Prof gives lecture on Afghanistan, Pakistan


By Areena Arora - Special to The Gazette



When American college students study abroad, they’re given an orientation before departure to help understand the culture and religion of the country they’re visiting.

That same was not done 16 years ago when troops were sent to Afghanistan.

Quoting then-Lt. Gen. Michael Flynn from an interview in 2013, Alam Payind said, “We are no more than a fingernail deep in our understanding of the environment of Afghanistan.”

“This is not very good,” said Payind, causing his audience to laugh.

Payind, director of the Middle East Studies Center at Ohio State University, spoke at the Great Decisions series on Friday. Flynn, now retired from the Army, was fired Feb. 13 as President Donald Trump’s national security adviser after less than a month in office.

Payind’s talk, “Prospects for Afghanistan and Pakistan,” was broken into two parts: The history, political conflict and migration of the two countries and their neighbors; the second half focused on the current situation in the region.

“If the United States is not changing course in Afghanistan, the United States will be in the list of those who did not succeed in Afghanistan … from Alexander the Great, to Russians,” said Payind. “It is both politics and art.”

Payind was born, raised and educated in Afghanistan and has done almost 38 years of research on it and Pakistan. He travels to the area regularly.

During his talk, he showed a political map of Pakistan, Afghanistan and neighboring countries. He explained the ethnography of the region and talked about the diverse identities that make up those nations. Afghanistan is 85 percent Sunni Muslims and about 15 percent Shia. Pakistan also has a Sunni majority.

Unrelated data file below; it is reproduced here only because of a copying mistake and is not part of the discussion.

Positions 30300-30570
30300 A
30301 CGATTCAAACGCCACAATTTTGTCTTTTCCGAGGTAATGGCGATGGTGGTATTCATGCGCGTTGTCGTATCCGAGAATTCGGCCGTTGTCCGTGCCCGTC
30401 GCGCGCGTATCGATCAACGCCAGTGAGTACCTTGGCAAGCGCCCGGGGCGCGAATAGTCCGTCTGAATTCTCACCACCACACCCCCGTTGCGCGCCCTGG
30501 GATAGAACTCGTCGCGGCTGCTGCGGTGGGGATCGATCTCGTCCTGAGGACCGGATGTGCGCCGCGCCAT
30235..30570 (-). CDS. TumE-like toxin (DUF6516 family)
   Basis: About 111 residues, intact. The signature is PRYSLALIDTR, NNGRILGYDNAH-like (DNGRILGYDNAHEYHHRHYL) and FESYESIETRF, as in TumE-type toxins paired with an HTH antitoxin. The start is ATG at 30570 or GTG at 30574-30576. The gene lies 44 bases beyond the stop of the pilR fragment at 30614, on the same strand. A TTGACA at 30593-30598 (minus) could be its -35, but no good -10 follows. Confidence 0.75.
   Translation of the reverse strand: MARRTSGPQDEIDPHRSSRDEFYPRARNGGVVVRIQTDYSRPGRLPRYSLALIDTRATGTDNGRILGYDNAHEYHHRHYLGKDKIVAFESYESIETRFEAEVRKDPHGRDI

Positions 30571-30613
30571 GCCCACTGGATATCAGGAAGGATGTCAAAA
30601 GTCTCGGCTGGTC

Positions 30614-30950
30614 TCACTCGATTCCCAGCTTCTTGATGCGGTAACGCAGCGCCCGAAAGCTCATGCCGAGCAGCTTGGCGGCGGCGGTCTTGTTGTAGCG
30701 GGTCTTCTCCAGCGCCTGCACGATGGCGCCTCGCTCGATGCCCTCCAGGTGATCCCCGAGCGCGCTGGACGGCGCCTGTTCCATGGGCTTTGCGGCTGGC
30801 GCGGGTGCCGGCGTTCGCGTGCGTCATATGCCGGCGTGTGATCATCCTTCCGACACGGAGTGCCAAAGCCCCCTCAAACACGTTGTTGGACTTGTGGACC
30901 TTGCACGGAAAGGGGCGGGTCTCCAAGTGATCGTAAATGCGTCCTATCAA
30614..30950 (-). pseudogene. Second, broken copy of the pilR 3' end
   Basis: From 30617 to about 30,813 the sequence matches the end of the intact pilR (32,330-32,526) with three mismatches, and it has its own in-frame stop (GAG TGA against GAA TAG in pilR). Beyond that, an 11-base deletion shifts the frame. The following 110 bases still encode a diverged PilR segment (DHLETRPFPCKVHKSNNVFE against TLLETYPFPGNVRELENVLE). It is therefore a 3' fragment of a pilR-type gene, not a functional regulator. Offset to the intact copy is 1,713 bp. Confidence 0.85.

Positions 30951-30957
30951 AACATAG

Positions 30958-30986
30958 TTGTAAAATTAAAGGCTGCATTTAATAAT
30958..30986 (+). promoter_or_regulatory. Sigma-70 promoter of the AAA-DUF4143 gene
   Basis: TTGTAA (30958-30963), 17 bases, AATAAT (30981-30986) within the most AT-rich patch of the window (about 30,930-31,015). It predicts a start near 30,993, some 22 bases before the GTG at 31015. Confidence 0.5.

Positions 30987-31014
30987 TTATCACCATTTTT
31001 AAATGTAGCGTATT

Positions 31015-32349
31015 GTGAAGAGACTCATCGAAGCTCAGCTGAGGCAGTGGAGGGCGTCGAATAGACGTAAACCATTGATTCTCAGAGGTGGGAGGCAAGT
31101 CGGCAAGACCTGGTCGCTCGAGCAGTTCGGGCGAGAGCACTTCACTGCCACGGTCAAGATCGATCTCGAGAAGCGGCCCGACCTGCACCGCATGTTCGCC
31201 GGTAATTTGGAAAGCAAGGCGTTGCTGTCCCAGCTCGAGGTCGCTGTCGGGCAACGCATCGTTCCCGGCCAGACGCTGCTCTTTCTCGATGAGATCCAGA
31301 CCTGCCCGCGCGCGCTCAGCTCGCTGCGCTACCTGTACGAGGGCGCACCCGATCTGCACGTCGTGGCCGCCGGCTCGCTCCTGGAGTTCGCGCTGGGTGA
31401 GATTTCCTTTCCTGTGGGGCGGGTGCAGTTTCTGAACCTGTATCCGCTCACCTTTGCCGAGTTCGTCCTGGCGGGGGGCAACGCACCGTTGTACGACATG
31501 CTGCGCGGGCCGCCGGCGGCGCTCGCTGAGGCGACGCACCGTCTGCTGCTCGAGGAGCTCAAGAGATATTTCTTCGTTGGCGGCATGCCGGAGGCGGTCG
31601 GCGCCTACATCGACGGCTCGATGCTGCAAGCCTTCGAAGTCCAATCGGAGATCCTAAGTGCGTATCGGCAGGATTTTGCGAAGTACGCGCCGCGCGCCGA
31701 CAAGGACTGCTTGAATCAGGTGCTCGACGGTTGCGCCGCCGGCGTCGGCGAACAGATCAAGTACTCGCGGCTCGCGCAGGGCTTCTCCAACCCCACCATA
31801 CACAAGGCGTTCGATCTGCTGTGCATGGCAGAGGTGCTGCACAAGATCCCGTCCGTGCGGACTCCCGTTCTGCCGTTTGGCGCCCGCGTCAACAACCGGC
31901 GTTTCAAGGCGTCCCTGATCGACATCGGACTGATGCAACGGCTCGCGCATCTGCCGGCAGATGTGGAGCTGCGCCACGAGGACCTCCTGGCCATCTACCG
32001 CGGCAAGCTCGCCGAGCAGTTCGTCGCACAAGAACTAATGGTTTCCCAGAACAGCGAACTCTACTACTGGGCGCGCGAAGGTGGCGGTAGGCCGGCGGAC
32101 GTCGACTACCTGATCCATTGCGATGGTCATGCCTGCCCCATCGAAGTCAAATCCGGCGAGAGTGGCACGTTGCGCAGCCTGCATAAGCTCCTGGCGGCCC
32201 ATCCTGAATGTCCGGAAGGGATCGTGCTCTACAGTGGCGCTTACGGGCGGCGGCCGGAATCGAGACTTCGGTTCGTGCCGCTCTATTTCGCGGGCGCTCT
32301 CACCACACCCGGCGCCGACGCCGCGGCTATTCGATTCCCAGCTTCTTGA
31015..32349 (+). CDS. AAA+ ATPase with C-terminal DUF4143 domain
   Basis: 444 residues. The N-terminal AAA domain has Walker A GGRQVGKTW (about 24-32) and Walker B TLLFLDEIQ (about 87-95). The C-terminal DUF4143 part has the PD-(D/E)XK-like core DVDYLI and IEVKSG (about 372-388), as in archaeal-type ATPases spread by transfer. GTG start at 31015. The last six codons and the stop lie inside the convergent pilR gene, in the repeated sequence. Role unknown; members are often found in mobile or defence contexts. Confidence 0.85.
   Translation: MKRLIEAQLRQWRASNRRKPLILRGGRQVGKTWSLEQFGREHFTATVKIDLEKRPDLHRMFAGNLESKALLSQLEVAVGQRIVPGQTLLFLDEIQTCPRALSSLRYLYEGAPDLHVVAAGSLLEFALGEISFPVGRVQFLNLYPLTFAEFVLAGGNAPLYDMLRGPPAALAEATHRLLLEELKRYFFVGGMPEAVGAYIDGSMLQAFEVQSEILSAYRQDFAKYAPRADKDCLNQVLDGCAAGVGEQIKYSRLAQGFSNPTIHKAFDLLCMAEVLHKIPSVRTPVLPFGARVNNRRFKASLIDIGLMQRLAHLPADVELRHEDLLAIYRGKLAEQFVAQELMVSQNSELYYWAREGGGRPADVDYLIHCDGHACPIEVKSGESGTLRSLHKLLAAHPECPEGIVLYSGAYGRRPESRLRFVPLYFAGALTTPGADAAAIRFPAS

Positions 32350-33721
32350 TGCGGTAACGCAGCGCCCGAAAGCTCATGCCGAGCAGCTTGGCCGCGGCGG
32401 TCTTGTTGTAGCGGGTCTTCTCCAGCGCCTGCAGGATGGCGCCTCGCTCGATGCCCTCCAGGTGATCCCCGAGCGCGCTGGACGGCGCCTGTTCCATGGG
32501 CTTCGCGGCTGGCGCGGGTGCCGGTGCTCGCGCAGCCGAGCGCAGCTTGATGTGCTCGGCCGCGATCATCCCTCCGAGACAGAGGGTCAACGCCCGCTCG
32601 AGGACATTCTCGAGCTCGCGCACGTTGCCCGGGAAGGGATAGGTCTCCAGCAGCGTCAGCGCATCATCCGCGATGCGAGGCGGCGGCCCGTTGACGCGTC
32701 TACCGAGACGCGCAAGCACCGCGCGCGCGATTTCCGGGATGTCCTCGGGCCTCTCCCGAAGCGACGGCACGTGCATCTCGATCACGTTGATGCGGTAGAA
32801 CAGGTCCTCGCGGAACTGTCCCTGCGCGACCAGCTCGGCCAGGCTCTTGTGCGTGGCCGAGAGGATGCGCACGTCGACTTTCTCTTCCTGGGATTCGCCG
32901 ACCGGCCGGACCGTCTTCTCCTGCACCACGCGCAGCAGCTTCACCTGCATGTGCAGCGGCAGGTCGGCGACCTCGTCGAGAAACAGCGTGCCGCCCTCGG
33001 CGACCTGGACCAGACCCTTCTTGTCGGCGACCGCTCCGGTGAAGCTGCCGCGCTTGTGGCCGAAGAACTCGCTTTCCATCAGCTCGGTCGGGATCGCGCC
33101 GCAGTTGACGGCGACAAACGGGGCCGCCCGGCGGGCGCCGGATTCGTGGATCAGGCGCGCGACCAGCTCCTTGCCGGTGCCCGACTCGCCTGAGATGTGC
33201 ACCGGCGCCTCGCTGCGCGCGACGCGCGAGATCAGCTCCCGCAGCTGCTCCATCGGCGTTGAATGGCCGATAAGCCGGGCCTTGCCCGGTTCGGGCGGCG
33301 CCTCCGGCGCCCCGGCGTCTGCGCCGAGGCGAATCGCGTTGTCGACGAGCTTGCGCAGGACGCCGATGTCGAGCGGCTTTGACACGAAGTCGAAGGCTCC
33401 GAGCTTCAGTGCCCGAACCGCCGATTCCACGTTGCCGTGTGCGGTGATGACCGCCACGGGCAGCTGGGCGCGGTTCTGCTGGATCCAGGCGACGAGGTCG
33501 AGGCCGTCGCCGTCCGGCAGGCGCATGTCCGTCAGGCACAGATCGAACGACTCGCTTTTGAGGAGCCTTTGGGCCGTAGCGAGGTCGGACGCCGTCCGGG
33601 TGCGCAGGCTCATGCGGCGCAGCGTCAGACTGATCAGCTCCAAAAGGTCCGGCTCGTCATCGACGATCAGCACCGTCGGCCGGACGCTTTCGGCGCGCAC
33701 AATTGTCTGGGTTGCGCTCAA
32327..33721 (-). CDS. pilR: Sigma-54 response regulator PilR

In 1979, two important developments happened: The Soviet Union invaded Afghanistan and Iranians revolted. The Iranians held 52 American diplomats for 444 days, fueling animosity between Iran and America. The Soviet Union made a big mistake, according to Payind, because historically Afghanistan is not used to being colonized.

“It was just extremely difficult to capture Afghanistan,” he said.

Therese Spaulding, a Delaware resident, said, “The frustration for me is how much damage corporations have done in this entire situation over the years … and how Americans are not very educated of what’s happening. I just really appreciated (Payind’s) honesty about really how devastated these areas are and how our ignorance has played a role,” she said.

Payind surprised the audience when he said the ongoing war in Afghanistan is longer than the American Revolution, the Civil War, the Vietnam War and World War I and II, combined. Some audience members gasped; a few sighed in disbelief.

Payind said terrorist organizations such as the al-Qaida, Taliban and ISIS thrive on weak states; and military invasion is not the solution to the Afghanistan problem.

The last program in this year’s Great Decisions series is April 7, when Michael Houlahan, a retired foreign service officer, will discuss U.S. foreign policy and petroleum.

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By Areena Arora

Special to The Gazette